Clinical Decision Rules to Improve Adverse Drug Events
Article first published online: 20 NOV 2012
© 2012 by the Society for Academic Emergency Medicine
Academic Emergency Medicine
Volume 19, Issue 11, page 1313, November 2012
How to Cite
Roulet, L., Ballereau, F., Asseray, N. (2012), Clinical Decision Rules to Improve Adverse Drug Events. Academic Emergency Medicine, 19: 1313. doi: 10.1111/acem.12004
- Issue published online: 20 NOV 2012
- Article first published online: 20 NOV 2012
To the Editor:
Hohl and colleagues recently published clinical decision rules (CDRs) that may enable the identification of patients visiting the emergency department (ED) with a high risk of adverse drug events (ADEs) for medication review by a medication specialist. This is the first attempt to propose a resource-efficient, systematic ADE screening tool in the ED patient population, with parsimonious rules that make clinical sense. Nevertheless, these results deserve some comments.
The study exclusively focused on ADEs that were the leading cause of the patient's ED visit. However, an earlier study conducted in the same setting, among elder patients presenting to the ED, demonstrated that there was better recognition of those ADEs related to the patient's chief complaint, compared with recognition of ADEs that were not associated with the chief complaint (91% vs. 32.1%, respectively). These results highlight the importance of taking into account ADEs that are not associated with the chief complaint when working to improve ADE recognition among the ED patients.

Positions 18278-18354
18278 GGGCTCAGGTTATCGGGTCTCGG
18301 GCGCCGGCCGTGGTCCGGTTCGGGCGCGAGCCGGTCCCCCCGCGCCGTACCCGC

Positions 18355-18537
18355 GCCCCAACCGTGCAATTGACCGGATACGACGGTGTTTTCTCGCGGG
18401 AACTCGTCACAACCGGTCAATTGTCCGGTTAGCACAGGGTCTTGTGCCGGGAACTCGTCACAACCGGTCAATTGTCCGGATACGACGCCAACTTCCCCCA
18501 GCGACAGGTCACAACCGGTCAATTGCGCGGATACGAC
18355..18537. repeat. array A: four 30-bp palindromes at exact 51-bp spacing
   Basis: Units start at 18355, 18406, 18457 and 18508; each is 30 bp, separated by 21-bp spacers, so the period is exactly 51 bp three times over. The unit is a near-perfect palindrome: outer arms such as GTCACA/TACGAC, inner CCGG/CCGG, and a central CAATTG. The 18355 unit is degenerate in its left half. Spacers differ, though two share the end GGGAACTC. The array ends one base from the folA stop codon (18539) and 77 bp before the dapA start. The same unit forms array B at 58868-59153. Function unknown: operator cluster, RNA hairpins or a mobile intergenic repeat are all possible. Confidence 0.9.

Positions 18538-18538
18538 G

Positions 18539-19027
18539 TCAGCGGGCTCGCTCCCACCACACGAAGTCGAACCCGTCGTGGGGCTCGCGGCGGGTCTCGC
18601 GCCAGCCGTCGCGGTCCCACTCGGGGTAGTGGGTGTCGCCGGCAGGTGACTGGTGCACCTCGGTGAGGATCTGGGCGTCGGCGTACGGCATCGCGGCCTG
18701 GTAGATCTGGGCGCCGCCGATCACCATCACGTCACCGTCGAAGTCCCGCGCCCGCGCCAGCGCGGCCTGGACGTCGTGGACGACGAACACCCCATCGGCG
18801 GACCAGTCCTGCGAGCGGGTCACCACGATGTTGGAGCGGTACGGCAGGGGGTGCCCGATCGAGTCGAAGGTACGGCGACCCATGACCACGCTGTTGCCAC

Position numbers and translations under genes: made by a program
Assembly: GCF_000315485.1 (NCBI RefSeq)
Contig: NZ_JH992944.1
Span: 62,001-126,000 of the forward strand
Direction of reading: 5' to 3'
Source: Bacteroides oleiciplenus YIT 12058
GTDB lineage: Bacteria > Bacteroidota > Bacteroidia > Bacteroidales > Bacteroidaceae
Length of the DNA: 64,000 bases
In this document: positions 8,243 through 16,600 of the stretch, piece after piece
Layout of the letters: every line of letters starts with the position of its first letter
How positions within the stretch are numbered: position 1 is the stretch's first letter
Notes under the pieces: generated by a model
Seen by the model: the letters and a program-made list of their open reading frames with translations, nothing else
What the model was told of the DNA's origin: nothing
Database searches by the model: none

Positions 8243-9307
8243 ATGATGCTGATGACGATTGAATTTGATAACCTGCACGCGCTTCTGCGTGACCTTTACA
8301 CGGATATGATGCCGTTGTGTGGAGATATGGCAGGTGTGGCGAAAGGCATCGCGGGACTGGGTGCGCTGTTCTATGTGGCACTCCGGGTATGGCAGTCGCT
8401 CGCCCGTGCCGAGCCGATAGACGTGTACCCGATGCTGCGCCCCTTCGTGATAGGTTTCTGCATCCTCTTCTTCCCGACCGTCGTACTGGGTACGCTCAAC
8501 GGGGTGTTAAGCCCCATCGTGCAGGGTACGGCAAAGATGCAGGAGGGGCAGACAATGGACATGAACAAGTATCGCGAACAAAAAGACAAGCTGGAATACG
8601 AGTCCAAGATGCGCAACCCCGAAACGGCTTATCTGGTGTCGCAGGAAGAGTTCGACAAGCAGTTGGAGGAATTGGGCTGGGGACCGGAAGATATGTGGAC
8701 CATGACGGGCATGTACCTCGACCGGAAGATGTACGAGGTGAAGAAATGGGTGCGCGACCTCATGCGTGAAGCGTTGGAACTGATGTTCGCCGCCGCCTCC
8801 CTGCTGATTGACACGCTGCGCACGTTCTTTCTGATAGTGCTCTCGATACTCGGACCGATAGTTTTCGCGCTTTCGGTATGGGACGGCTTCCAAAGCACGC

Through the application of a few criteria, the ADE rule yielded a sensitivity of 96.7%, but with a specificity that could be regarded as insufficient to fit with the organization of many EDs. These CDRs recommend the medication review by a medication specialist once the patient has at least one comorbid condition, and he or she takes at least three prescription medications, which is a very frequent combination among patients presenting to the ED. This limitation is confirmed by the high number of patients requiring medication review when using the ADE rule (about 4 in 10 patients). A second rule was derived taking into account the resource constraints of smaller centers with less pharmacist and medical consultant availability. Despite this second rule being focused on moderate and severe adverse drug reactions, the proportion of ED patients requiring medication review remained high (about 3 in 10 patients). The medication review in so many patients in real time, at the time of the care, is difficult to implement without establishing a permanent pharmacy presence in the ED, which is not the practice in most EDs. A simple way to limit the number of case reviews may be to build a tool that would specifically identify those ADEs that were not recognized by the emergency physicians and would not make the emergency physicians review the cases where they spontaneously recognized an ADE. Further investigations are needed to address this issue.